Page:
Value of an Electrical Safety Program & Recognizing Hazards

Value of an Electrical Safety Program & Recognizing Hazards

How Standards Minimize Hazards

OSHA standards focus on the design and use of electrical equipment and systems. The
standards cover only the exposed or operating elements of an electrical installation such as
lighting, equipment, motors, machines, appliances, switches, controls, and enclosures,
requiring that they be constructed and installed to minimize workplace electrical dangers. Also,
the standards require that certain approved testing organizations test and certify electrical
equipment before use in the workplace to ensure it is safe.

The Value of an Electrical Safety Program

Every good safety and health program provides measures to control electrical hazards. The
measures suggested in this course should be helpful in getting a better understanding of
Introduction to Electrical Safety practices and will introduce you to the electrical safety
program. The responsibility for this electrical safety program should be delegated to someone
with a complete knowledge of electricity, electrical work practices, and the appropriate OSHA
standards for installation and performance.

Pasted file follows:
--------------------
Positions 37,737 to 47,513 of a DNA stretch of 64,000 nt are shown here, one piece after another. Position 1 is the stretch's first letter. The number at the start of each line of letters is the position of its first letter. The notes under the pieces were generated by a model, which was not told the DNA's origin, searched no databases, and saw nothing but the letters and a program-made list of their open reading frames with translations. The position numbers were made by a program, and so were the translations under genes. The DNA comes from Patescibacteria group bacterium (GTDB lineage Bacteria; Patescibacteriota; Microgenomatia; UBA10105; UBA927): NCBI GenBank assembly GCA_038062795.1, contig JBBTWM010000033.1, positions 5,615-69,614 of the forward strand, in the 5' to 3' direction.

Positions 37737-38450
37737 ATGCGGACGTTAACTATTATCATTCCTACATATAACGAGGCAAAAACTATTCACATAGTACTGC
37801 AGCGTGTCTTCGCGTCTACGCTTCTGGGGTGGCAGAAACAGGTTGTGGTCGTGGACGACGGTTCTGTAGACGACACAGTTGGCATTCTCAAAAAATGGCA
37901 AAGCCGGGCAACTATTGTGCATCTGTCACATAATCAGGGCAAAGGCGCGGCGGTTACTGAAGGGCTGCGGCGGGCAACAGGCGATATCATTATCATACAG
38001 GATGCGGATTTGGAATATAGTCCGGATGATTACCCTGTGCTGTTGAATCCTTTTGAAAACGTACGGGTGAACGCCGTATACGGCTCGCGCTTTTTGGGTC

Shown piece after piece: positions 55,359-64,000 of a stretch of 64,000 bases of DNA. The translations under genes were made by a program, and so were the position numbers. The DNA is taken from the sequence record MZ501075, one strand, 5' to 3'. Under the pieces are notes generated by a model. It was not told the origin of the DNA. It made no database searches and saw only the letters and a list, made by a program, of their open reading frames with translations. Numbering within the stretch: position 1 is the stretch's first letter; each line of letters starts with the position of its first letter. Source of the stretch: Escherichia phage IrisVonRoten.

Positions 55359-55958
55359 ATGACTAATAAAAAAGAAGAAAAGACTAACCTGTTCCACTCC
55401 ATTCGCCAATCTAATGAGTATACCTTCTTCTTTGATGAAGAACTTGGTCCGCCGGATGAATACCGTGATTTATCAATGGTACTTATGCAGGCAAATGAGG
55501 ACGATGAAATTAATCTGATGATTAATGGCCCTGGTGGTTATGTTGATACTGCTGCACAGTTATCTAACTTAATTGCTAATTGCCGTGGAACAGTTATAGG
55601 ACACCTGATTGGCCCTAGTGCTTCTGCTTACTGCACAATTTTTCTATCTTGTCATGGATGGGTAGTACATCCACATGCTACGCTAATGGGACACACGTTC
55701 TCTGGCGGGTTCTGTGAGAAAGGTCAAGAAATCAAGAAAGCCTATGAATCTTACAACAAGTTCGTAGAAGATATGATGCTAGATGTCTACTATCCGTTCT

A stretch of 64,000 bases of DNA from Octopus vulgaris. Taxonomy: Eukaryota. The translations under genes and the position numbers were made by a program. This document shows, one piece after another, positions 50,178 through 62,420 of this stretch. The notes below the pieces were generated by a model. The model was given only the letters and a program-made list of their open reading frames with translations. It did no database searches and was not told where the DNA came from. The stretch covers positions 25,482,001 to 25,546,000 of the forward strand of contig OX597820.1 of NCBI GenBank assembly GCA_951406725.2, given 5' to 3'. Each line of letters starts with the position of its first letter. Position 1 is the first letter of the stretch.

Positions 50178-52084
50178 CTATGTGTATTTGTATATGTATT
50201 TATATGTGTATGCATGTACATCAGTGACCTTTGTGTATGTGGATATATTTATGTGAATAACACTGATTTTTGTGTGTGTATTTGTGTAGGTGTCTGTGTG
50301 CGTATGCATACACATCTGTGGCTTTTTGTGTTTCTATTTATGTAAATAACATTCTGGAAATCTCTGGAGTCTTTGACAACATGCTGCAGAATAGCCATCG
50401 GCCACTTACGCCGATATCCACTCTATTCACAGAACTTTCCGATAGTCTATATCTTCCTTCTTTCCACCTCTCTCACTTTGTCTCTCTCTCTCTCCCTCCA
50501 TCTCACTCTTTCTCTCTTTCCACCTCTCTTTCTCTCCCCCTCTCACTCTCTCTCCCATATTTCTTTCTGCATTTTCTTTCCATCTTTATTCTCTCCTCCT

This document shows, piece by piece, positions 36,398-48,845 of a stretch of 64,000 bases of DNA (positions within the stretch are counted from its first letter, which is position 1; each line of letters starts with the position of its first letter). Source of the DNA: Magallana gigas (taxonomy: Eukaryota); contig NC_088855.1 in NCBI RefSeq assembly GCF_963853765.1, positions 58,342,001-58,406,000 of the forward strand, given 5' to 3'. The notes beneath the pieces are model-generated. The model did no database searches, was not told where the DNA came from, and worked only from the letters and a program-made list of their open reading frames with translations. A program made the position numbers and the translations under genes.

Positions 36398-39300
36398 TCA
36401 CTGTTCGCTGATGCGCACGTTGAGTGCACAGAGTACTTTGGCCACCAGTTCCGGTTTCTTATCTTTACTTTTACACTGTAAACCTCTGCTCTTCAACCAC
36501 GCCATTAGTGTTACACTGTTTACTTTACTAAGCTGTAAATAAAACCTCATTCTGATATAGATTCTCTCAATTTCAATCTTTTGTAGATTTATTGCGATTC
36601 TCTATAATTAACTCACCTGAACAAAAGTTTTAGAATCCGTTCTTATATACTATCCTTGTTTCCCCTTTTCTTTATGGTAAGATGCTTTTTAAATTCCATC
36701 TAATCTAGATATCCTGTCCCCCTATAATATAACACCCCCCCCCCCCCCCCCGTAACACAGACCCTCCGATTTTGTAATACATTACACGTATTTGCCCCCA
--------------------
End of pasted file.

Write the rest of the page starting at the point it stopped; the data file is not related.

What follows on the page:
Everyone has the right to work in a safe environment. Safety and health add value to your
business and your workplace. Through cooperative efforts, employers and employees can learn
to identify and eliminate or control electrical hazards.

Recognizing Hazards

Basic Electrical Safety

Electricity has long been recognized as a serious workplace hazard, exposing employees to
electric shock, electrocution, burns, fires, and explosions. Per the Bureau of Labor Statistics, in
2016, 134 workers died from electrocutions, which represents a decrease from 174 in 2011.
What makes these statistics tragic is that most of these fatalities could have been easily

The first step toward protecting yourself is recognizing the many hazards you face on the job.
To do this, you must know which situations can place you in danger. Knowing where to look
helps you recognize hazards.

  • Inadequate wiring is dangerous.
  • Exposed electrical parts are dangerous.
  • Overhead powerlines are dangerous.
  • Wires with bad insulation can shock you.
  • Electrical systems and tools that are not grounded or double-insulated are dangerous.
  • Overloaded circuits are dangerous.
  • Damaged power tools and equipment are electrical hazards.
  • Using the wrong PPE is dangerous.
  • Using the wrong tool is dangerous.
  • Some on-site chemicals are harmful.
  • Defective ladders and scaffolding are dangerous.
  • Ladders that conduct electricity are dangerous.
  • Electrical hazards can be made worse if the worker, location, or equipment is wet.

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